While the studio visit thus had a real-life counterpart, its representation reflected the ideal values associated with paintings of collector’s cabinets by displaying the knowledge, interests, and taste of the liefhebber.24 And while indicative of the art lover’s intellectual and discerning character, these images partook in a different kind of performance: the artist at work. The liefhebber became privy to the process of making, and ultimately, the artist’s finished product. Moreover, once inside the painter’s studio, the liefhebber affirmed the esteemed status of the artist himself.25

The representation of the art lover in the artist’s studio has been typically associated with the Northern Netherlands, yet a previously unpublished anonymous Flemish drawing from a private collection, dated to around 1600, suggests that this theme also originated in Antwerp (fig. 3).26 The finely executed drawing depicts a working studio: the artist paints at his easel, while an assistant grinds pigments at a table in the background. Plaster fragments of heads, arms, and feet hang on the wall near an open window. A monkey behind the painter examines his reflection in a mirror, an action paralleled by the woman and child across the room who gaze into a mirror held by a young man. He peers over the woman’s shoulder, his leg placed atop a chest and his hand confidently on his thigh. His belted robe bears some similarities to the painter’s dress, but his fanciful hat, ornamented and topped by a long feather, suggests that he is instead a visitor to the studio. His presence and participation in the activities here give added value to the artist’s practice – the studio is worthy of his visit – but they also demonstrate the visitor’s interest in the act of art’s making and the value of looking (sight).

Fig. 3 

Anonymous, Flemish, Artist and visitor in the studio, c. 1600, pencil on blue paper, 19.4 ×29.2 cm, private collection.

Pieter Codde’s Art Lovers in a Painter’s Studio reflects another stage in an art lover’s engagement with the artist and his studio (fig. 4). Inside Codde’s modest space, three liefhebbers carefully examine the painter’s finished works, including one still stretched on the easel. The men are absorbed in the act of looking and judging the painter’s works, and through gaze and gesture they exhibit different degrees of discernment. The painter stands in the middle of the room holding his palette and brushes with an expression of concern. Although the art lovers have come to the studio to see the artist ‘at work’, their presence produces the opposite effect: the artist has stopped painting in order to accommodate his visitors. The studio has become a site of connoisseurship, but one mediated by the materiality of painting(s) and the role of the artist himself in that process.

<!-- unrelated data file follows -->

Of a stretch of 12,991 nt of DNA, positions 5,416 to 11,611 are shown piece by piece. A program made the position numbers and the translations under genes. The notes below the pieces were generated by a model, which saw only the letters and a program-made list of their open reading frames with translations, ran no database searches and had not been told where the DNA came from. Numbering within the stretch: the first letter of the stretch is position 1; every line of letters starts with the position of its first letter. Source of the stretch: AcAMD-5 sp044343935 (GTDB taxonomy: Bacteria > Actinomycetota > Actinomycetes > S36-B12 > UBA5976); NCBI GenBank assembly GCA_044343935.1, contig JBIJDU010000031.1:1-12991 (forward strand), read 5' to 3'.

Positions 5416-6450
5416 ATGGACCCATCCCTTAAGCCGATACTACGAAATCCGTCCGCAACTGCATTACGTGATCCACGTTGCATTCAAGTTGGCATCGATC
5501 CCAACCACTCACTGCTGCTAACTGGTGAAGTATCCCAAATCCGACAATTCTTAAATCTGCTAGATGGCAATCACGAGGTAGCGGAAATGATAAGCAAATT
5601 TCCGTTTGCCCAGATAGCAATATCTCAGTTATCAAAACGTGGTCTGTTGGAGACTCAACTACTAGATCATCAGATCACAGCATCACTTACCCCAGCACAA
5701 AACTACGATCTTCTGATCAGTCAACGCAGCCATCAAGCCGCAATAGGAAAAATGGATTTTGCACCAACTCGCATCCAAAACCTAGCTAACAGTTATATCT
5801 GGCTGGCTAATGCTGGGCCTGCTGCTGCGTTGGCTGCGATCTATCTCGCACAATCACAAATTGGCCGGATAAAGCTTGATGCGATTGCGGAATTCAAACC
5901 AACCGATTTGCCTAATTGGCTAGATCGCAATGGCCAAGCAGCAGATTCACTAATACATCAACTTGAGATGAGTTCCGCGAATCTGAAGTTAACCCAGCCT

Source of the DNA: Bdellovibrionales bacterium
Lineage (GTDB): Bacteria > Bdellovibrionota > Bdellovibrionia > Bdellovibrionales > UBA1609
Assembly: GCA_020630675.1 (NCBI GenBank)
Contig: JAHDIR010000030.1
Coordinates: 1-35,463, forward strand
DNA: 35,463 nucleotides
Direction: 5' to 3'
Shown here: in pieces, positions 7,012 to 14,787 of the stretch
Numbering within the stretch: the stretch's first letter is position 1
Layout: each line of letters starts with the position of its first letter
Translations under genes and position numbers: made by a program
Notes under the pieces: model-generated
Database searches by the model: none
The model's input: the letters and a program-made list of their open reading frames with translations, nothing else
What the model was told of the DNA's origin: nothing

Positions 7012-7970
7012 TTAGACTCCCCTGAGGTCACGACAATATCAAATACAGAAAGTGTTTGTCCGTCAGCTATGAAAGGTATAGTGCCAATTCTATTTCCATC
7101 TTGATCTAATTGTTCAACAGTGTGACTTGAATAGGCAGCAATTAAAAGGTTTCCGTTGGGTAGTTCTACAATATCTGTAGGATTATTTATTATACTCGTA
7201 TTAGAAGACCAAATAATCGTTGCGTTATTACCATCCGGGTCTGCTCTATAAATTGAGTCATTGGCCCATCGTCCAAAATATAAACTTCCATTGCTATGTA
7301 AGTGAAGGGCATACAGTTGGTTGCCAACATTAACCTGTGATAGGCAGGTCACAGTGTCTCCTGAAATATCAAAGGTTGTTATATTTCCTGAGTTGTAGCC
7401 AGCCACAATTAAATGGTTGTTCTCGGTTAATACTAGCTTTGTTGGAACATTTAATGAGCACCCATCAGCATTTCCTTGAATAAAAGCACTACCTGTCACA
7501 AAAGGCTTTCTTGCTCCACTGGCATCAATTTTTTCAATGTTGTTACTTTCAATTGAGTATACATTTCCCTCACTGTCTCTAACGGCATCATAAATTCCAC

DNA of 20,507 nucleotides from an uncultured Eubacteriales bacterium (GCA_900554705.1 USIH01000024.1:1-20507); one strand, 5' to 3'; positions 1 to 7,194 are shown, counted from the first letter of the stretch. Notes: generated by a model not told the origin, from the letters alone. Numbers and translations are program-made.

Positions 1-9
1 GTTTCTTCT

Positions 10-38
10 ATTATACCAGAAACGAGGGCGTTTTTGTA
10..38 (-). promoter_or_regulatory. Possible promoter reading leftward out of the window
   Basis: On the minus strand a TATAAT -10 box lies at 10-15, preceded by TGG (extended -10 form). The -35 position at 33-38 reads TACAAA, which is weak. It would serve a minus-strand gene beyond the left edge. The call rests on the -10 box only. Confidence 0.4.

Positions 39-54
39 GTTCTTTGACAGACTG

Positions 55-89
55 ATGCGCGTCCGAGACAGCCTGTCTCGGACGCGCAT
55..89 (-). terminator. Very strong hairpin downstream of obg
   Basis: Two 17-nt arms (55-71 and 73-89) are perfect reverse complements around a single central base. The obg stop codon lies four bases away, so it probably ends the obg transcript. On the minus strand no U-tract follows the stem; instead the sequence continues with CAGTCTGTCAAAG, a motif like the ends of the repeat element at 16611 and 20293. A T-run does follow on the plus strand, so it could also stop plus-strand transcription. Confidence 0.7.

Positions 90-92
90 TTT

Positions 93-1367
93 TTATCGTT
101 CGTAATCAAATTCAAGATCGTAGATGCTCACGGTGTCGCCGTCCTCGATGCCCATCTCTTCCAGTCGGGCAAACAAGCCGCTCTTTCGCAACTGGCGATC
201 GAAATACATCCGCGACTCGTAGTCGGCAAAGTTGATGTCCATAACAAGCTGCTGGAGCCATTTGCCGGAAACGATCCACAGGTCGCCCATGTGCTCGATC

Fig. 4 

Pieter Codde, Art lovers in a painter’s studio, c. 1635, panel, 38.3 ×49.3 cm, Stuttgart, Staatsgalerie, © Staatsgalerie Stuttgart.

Similarly to Codde, Frans van Mieris represented a studio scene defined by the silent exchange between artist and visitor (fig. 5). In a cavernous interior, illuminated only by light from arched windows, a painter leans against the easel with his palette, brushes, and mahlstick in hand. His practice, too, has been interrupted. A visitor, whose identity as an art lover is signaled by his fine dress and hat perched atop his knee, sits before a nearly finished painting of a Resting Traveler. Yet rather than looking at the canvas, he gazes toward a table arranged with various objects. The large musical instrument, sculpture of Hercules Wrestling with a Serpent, as well as the globe tucked into the lower left corner of the room, inform the liefhebber of the nobility of the artist and his art.27 In a work attributed to Job Adriaensz. Berckheyde (1630–1693) from 1659, the artist closely followed this iconographic model (fig. 6).28 Two visitors are present in this studio, with one man seated before the easel examining the painting as his companion and the artist look out at the viewer. Their direct engagement with us, as well as the illusionistic curtain pulled to the side, emphasizes the immediacy of the moment, but this carefully constructed scene is a fictive reality. Like Van Mieris’ painting, the display of objects on the table to the right reinforces the painter’s learned status, visually joining the iconographic traditions of the konstkamer and the studio to create a site of intellectual and manual practice.

Fig. 5 

Frans van Mieris, The painter’s studio, c. 1655–1657, panel, 63.9 ×46.8 cm, Dresden, Gemäldegalerie Alte Meister, Staatliche Kunstsammlungen, photo by Hans Peter Klut/Art Resource ny.

Fig. 6